Further, the stages of insight are so uncannily predictable, so freakishly reproducible, so amazingly useful, as anyone who has gone on a good insight retreat or taught one knows like they know that the sun rises in the morning, that criticizing the stages of insight is sort of like criticizing some early anatomist that noticed that we humans generally have 7 cervical, 12 thoracic and 5 lumbar vertebrae. You could say it was not the authentic teaching of some ancient anatomist who never mentioned them, but who cares, as it just happens to be right in the vast majority of cases (there is rare mild anatomic variability here).

Imagine if in practicing medicine I had to rely on textbooks from thousands of years ago that arbitrarily cut off at a certain period regardless of whether or not there was valuable, accurate, useful, curative, diagnostic or otherwise pragmatic information found in them? Who in their right mind would go to that doctor? I think the same of the sutta-heads.

It is like arguing with fundamentalist Christians who think the earth is 6,000 years old: why bother? They have a fixed cognitive deficit that can't accept new information despite evidence, and I would even assert that this is very old information, and very authentic, very useful information, information that can be verified for one's self, information that has been verified again and again by hundreds of my friends and countless thousands on retreats.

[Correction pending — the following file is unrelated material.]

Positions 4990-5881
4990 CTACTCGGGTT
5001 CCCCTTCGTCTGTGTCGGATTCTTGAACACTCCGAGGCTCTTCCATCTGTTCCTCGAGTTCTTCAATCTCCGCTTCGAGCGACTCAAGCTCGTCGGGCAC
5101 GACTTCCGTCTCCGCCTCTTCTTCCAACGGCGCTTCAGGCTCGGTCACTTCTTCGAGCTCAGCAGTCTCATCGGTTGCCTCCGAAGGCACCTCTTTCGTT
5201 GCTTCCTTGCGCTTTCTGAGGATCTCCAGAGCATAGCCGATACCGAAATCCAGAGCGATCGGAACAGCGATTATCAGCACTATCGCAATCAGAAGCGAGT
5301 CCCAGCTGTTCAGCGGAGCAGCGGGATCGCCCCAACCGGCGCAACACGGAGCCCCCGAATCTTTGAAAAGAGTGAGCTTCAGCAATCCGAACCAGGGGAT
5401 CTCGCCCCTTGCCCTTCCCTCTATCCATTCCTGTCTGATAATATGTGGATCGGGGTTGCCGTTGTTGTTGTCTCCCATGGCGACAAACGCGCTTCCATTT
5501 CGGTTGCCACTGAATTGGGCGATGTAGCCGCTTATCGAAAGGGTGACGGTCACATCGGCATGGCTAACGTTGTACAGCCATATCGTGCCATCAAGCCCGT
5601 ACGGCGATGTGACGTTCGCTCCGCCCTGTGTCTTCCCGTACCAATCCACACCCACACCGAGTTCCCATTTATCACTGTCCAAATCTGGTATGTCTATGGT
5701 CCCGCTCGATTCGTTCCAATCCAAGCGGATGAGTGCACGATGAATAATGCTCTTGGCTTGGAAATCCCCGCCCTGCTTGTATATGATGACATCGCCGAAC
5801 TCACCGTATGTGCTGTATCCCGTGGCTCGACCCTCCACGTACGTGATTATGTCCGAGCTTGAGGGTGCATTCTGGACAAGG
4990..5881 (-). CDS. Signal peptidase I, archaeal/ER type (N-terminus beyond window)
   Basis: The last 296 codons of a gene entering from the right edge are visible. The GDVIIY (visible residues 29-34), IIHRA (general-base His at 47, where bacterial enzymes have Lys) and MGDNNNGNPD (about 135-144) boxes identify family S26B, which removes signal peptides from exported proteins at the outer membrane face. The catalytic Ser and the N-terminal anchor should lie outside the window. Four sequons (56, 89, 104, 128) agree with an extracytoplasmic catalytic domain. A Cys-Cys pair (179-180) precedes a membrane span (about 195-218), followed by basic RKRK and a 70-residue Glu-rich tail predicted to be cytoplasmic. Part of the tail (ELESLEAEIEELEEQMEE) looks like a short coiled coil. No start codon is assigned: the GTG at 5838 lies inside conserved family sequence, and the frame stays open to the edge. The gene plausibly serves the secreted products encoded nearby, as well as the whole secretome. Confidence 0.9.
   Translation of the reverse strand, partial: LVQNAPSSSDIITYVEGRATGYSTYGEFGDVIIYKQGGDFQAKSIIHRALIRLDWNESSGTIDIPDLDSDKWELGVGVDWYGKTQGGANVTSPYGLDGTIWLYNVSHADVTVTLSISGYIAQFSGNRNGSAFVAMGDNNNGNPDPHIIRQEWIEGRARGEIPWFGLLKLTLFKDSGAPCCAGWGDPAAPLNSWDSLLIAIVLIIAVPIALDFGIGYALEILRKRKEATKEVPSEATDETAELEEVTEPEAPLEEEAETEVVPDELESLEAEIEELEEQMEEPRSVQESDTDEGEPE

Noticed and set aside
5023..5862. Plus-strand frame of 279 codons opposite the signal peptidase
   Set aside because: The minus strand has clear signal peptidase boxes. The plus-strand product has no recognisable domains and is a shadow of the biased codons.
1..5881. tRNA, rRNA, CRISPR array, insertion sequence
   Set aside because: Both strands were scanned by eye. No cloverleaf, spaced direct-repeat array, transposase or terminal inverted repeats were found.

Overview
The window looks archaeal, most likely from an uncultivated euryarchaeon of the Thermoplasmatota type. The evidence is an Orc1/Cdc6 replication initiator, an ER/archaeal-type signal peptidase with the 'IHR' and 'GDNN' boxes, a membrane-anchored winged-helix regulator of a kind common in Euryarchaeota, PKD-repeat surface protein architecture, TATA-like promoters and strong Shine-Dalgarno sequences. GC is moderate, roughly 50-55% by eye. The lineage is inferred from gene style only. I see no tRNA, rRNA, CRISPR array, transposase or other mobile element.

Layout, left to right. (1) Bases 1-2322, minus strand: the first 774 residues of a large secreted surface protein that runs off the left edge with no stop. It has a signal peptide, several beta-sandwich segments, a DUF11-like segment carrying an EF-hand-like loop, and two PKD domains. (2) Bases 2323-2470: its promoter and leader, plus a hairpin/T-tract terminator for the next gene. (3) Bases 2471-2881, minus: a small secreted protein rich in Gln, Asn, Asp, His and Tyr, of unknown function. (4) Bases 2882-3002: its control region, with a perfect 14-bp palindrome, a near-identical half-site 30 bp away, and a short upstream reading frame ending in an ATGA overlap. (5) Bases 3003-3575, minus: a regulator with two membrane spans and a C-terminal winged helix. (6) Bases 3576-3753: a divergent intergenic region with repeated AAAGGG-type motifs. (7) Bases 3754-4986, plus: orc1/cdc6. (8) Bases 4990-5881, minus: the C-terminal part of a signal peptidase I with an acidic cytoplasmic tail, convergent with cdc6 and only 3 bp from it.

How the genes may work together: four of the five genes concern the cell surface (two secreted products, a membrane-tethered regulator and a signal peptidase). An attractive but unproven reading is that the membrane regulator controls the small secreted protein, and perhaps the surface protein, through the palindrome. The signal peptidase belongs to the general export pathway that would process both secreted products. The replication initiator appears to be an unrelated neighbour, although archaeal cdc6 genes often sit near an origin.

For them, their arbitrarily limited tradition trumps truth, trumps pragmatism, trumps even historical fact, and leaves them so dazed as to be unable to comprehend the functional, well-established technical language that has allowed me and so many others to do such amazing work and navigate such interesting territory to great ends, as were they to give even an inch, they would have to step outside their hyper-defended comfort zones of sacred writ, and gosh, what would happen to them then? What if their heads exploded? What if they had to admit they spent years being totally fucking wrong? Ouch! Wouldn't want pain on this path, Dark Night or otherwise. Got to be all wrapped up pretty in a nice suttic wrapper, all sweet and jhanic, all perfect and black and white. Sutta good. Commentaries bad. It is such childish bullshit!